The fourth annual Kennedy Center Honors for achievement in the performing arts will be awarded to band leader Count Basie, actor Cary Grant, actress Helen Hayes, choreographer Jerome Robbins and pianist Rudolf Serkin, the Kennedy Center announced yesterday.
The honorees are chosen by the trustees of the Kennedy Center from nominations submitted by mail from a 79-member artists committee which this year included such prominent artists as Van Cliburn, Jacques D'Amboise, Douglas Fairbanks Jr., Rex Harrison, Paul Newman and Meryl Streep. The only criterion is "superior artistic achievement as performer, composer, choreographer, playwright, director or conductor," according to the Kennedy Center.
"I think it's an excellent selection of people who have a lifetime of experience," said Roger Stevens, chairman of the Kennedy Center.
The recipients will be feted with a weekend of activities late this year. The trustees of the Kennedy Center will host a dinner and award the honors on Saturday, Dec. 5.The following day, President and Mrs. Reagan will host a reception at the White House prior to the Kennedy Center Honors gala performance in the Opera House, which will be taped by CBS-TV, for later broadcast. The evening will end with a supper dance in the Grand Foyer.
Asked how he felt about being an honoree, Jerome Robbins replied, "Honored," and chuckled.
Last year's honorees were Leonard Bernstein, James Cagney, Agnes De Mille, Lynn Fontanne and Leontyne Price. Count Basie played piano at the dance after last year's Honors Gala.
"Fortunately, we've got a lot of good pickings," said Roger Stevens of the pool from which to choose honorees, "at least for the next couple of years -- by life expectancy. . . There are a couple of people I'd like to get, but they think they're too old."
Cary Grant, 77, who acted in movies for more than 30 years, is known for his wit and warmth in such films as "The Philadelphia Story," "Holiday" and "Bringing Up Baby." He was also seen in the Hitchcock thrillers "North By Northwest" and "To Catch a Thief."
"I don't think he's ever participated in something like this before," said George Stevens, a friend of Grant's. "He's shied away from it."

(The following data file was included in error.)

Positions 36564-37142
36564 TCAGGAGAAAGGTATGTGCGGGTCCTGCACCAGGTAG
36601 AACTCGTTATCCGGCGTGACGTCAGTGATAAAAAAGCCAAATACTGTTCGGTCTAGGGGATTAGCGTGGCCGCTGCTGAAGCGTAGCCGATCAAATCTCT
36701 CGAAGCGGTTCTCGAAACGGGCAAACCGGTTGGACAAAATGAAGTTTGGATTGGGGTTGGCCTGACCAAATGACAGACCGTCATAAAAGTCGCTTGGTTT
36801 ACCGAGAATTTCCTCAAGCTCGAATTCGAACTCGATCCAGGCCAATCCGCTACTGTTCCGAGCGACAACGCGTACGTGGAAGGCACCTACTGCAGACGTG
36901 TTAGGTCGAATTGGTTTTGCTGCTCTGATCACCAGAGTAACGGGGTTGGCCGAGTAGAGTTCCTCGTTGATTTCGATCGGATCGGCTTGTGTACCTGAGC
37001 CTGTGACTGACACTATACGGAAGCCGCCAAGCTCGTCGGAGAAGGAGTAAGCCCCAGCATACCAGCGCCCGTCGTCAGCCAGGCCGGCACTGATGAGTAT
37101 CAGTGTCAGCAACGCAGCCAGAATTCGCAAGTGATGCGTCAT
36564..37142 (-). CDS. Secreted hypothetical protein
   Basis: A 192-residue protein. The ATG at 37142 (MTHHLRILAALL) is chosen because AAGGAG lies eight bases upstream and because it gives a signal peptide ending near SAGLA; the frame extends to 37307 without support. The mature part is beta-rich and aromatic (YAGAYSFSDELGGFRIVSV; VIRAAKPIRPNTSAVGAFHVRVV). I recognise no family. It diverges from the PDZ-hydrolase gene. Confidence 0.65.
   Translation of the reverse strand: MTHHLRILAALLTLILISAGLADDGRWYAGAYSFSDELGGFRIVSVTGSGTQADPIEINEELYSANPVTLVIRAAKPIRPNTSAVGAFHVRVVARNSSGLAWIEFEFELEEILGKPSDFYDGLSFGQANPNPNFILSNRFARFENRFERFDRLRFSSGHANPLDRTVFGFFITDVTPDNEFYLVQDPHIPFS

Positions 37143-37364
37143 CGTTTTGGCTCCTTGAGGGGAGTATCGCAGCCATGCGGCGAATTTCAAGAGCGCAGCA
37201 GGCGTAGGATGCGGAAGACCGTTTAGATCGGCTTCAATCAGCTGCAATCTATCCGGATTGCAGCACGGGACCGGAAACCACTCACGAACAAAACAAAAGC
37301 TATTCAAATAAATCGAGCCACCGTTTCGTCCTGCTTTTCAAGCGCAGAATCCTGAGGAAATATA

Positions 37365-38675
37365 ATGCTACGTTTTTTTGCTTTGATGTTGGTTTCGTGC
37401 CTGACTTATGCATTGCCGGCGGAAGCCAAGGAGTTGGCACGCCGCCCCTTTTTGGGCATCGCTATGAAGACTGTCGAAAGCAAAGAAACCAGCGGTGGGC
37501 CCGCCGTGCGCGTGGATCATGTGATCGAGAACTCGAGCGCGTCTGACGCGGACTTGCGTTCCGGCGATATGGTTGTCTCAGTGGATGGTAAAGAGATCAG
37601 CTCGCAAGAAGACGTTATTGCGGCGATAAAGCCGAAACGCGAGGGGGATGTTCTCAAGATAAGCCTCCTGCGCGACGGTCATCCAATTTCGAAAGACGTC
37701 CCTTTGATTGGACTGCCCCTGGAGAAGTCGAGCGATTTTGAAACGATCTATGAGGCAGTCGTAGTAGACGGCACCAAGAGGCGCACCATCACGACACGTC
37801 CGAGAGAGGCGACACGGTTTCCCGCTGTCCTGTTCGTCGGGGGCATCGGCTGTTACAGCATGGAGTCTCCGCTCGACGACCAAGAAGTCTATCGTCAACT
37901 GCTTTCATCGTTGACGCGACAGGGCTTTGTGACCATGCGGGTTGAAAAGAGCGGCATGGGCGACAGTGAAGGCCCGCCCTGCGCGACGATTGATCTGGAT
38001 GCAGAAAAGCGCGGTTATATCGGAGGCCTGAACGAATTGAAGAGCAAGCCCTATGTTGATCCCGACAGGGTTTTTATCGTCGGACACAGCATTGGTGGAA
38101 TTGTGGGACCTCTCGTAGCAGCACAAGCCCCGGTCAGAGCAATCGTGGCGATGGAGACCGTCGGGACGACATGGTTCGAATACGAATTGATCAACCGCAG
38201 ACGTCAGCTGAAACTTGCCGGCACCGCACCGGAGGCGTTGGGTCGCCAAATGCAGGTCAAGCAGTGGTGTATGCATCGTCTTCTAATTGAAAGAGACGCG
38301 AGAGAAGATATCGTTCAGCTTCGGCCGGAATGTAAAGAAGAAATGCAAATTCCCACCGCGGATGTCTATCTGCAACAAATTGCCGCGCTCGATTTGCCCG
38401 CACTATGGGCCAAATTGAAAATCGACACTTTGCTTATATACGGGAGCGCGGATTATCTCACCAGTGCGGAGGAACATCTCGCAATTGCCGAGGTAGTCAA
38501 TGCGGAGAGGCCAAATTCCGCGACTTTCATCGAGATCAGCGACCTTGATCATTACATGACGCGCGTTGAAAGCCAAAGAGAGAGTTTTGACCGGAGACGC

Helen Hayes, 80, began her stage career at the age of 5 and has come to be known as "The First Lady of the American Theater." She received a best actress Academy Award for "The Sin of Madline Claudet," and a best supporting actress Academy Award for "Airport."
Choreographer Jerome Robbins, 62, began as a dancer and performed in Broadway musicals. He is the choreographer of the Broadway musicials "On the Town," "Fiddler on the Roof" and "West Side Story." "It was the first time dance ever advanced the story line," said Roger Stevens of "West Side Story."
Band leader Count Basie, 76, is a composer and pianist. His band came out of Kansas City in the '30s and produced such tunes as "One O'Clock Jump," "Swinging the Blues" and "Woodside." Frank Sinatra and Tony Bennett have sung with his band.
Pianist Rudolf Serkin, 78, was a child prodigy who began his serious concert career in 1920. The Czech-born pianist made his American debut in 1933 in a sonata recital at the Coolidge Festival here and was first heard in New York as a soloist with the New York Philharmonic under Toscanini in 1936.
The Honors Gala will be produced by George Stevens Jr., chairman of the American Film Institute, and Nick Vanoff, who have produced all the past Honors galas. "We're just starting to work on the gala," said Stevens, reached in Los Angeles. He said he did not know which entertainers would be part of the gala, but that it would include artists who have known the honorees or somehow been associated with them.